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Jessica Michault
12min of reading
Jessica Michault
Jessica Michault

Mary Katrantzou is a fashion designer who has built a highly successful independent business by transforming everyday items in the world around us into vibrant prints that have been at the foundation of her collage-style clothing. Trompe l'oeil garments that have reimagine images of everything from perfume bottles, banknotes and paint by numbers kits to postage stamps, insects and topiary. Her outfits are sartorial feats of daring, designed to stand out from the crowd. When a woman slips on one of her outfits she is instantly metamorphized into someone to be reckoned with, because who else would take on a Katrantzou creation ?

That sort of no holds barred approach to fashion has proven highly successful for the designer, who just celebrated the 10- year anniversary of her brand. A fact supported by the arrival of a new backer, the high profile Chinese heiress and investor Wendy Yu and the launch of a well-received capsule collection of colorful undergarments with Victoria’s Secret. And to celebrate the major milestone in the history of her company Katrantzou has also teamed up with MatchesFashion to create a mini reissue collection of 10 of her most iconic pieces from the past.

All of which is to say that Katrantzou is at a crucial point in her career. She has created well established codes, formed strong relationships with buyers and built a dedicated clientele, that including stylish heavy hitters like Cate Blanchett, Keira Knightley, Taylor Swift and Kerry Washington.

Here we take stock with the designer as she examines her past, explores how her own personal relationship to print and color transform her mindset and discuss what the future might look like for her attention getting company.

The theme for this issue is Avatar, which makes you an ideal person to interview for the magazine. The way you mix prints and unexpected motifs really can transform the women who wear them. Is that at the heart of what you like to do ? To transform them ? Or is it more to elevate them ?
⏤ It's one of the things you want to do. I think prints and colors can be a means of expression and communication. It's so direct and so visual that it has an effect and I think it's also a mood lifter, color in particular. But also I think when you combine print and color it should open up your mood. So it's interesting in that way, and I think it has the power to transform not only the woman and how she feels, but also her mood.

That is so true. Wearing one of your pieces is a real choice. You're choosing to get noticed.
⏤ Yes. I want women who wear my clothes to know that it's designed for women to stand out but I think the woman who wear my clothes are women who are confident. They wear them because they want to be bold and they want to express themselves. And I think that is liberating for women, she wants to be herself and she wants to feel like the best version of herself.

You have now past that crucial ten year mark of since you founded your company. So when we talk about transformation and the future of fashion can you talk a little bit about how you've transformed over this last decade? I remember going to your first presentation and it was your mom showing me your collection. So how do you feel about how you've transformed as a designer and as a businesswoman ?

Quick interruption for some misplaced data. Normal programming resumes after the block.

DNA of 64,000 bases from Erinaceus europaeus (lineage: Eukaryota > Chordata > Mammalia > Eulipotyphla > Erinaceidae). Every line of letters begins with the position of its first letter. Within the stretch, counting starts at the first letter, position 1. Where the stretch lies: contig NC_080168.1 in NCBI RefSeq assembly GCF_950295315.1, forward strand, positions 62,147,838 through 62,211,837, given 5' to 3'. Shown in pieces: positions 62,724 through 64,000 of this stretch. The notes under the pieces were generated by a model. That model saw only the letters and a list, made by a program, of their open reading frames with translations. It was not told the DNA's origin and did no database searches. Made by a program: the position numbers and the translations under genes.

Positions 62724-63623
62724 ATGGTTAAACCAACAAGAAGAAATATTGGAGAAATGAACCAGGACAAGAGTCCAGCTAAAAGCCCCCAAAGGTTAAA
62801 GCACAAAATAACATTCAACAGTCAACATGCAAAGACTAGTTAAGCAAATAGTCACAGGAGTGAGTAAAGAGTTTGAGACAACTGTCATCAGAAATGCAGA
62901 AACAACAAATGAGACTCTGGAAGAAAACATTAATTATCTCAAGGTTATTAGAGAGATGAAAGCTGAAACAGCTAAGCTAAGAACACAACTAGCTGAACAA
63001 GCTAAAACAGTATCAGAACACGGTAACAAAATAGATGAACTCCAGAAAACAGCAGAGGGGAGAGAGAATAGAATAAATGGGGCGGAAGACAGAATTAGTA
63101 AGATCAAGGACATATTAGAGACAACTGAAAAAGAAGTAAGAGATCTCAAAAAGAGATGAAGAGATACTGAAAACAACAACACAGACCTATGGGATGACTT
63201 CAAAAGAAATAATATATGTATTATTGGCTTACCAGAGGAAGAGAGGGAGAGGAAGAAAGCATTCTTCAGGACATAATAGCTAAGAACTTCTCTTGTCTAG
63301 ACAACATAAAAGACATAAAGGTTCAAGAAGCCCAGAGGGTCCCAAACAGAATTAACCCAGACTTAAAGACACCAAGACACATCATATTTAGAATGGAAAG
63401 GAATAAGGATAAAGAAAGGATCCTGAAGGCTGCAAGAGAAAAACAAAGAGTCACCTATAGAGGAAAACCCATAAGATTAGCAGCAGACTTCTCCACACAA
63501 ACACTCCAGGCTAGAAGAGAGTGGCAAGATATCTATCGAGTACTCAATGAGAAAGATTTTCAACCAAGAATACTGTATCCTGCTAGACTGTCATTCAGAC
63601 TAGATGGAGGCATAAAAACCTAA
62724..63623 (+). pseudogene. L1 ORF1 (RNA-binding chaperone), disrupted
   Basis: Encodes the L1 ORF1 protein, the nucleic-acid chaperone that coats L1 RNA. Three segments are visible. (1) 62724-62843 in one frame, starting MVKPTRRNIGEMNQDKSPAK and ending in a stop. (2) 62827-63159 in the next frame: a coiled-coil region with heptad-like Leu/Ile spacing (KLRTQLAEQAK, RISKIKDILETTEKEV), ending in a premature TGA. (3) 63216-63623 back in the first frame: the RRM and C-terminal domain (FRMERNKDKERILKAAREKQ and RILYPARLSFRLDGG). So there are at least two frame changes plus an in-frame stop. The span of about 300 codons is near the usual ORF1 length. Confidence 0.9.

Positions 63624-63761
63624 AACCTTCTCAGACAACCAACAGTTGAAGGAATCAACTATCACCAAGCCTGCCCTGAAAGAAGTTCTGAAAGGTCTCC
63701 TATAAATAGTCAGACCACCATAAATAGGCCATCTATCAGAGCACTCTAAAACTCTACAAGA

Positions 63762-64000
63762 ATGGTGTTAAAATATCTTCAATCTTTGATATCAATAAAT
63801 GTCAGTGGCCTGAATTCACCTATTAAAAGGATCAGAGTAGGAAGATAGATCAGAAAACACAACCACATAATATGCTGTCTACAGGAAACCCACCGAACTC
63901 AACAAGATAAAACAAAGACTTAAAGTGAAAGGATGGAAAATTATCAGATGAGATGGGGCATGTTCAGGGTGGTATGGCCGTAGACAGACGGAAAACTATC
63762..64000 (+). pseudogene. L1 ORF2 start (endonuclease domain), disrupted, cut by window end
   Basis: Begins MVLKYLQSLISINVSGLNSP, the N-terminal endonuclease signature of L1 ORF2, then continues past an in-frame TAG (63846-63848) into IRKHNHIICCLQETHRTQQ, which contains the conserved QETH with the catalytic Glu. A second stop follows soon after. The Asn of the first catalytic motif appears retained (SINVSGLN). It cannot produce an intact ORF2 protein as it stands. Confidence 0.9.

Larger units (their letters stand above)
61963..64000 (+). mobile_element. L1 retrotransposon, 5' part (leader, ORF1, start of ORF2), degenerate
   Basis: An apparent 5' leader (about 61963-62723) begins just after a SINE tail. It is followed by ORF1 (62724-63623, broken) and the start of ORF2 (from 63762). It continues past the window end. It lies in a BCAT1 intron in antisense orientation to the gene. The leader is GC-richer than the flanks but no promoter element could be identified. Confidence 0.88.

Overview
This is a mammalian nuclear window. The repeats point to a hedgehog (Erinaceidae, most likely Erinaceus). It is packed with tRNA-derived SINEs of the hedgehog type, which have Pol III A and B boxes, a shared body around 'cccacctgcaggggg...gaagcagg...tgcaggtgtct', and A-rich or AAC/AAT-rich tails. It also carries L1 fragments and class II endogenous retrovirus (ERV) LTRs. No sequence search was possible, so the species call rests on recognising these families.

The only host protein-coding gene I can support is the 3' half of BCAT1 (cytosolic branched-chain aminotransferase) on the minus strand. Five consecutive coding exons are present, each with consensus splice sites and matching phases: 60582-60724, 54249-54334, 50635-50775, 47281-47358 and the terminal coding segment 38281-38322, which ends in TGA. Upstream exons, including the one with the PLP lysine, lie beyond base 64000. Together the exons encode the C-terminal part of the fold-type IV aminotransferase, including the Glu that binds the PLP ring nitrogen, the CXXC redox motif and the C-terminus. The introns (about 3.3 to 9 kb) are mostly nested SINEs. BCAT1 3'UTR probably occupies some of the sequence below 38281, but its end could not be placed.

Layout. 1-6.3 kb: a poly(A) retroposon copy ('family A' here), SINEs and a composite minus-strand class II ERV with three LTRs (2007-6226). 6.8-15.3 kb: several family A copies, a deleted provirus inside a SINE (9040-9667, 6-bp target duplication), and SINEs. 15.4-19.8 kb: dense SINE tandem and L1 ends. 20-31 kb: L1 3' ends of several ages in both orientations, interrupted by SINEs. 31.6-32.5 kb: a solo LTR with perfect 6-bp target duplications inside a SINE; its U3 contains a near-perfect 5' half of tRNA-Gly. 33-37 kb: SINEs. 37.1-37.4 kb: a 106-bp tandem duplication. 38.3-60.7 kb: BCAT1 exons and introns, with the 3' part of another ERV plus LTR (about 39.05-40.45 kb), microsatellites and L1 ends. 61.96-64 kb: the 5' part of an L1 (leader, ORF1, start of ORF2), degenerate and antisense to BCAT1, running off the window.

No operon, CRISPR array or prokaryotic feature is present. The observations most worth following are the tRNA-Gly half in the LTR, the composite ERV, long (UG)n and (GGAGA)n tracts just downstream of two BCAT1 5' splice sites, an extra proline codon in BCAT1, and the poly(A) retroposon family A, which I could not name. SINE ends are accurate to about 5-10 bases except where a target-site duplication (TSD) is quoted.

⏤ I think you do have better understanding of who you are at ten years on because you take the time to reflect. When you're starting out you're tapping into, and experimenting with different elements – you're trying to find your brand. Since I started my brand was always very visual and it's still an image brand. But I think as you evolve your DNA your interests evolve, your conceptions. You evolve different silhouettes and different techniques and also you get to really understand the woman you are designing for. I'm more aware now about what my brand represents, whereas before I was more spontaneous and made more instinctive choices. Now I am more strategic about what I want to create around my brand.

And during your time as a designer have you seen the way women buy and wear clothing evolve ? What are the shifts that you've seen that you really are surprised about or find fascinating ?
⏤ I guess it's a much more open world. Even in the last ten years there's a much broader dialogue and I don't know if it's because we're more connected to everyone through social media or if I've traveled a lot more. But obviously that opens your mind and I think it allows you to shape shift a little bit because of what inspiration you have around you. And that's something to be celebrated. You know, women should be able to dress for the different role they play every day and feel free to kind of take on different characteristics of who they are, and express that to fashion.
⏤ I think that's a great thing and I think there's much more independent style now. Probably because there's so many options and maybe women are also in a period where they feel more confident. When I started I felt there were so many things stacked against me. One being the fact that I'm a woman. But now I feel actually that's something to be celebrated and protected. I am really proud of the fact that I am an independent woman owning my own business and being an entrepreneur.

As you should be! Another thing I find so unique about your brand is your ability to see inanimate objects in new ways. The manner in which you juxtapose different patterns and the way you place them together to create your designs shows that you see the world in a very unique way. Do you think comes from the fact that your mother was an interior designer ?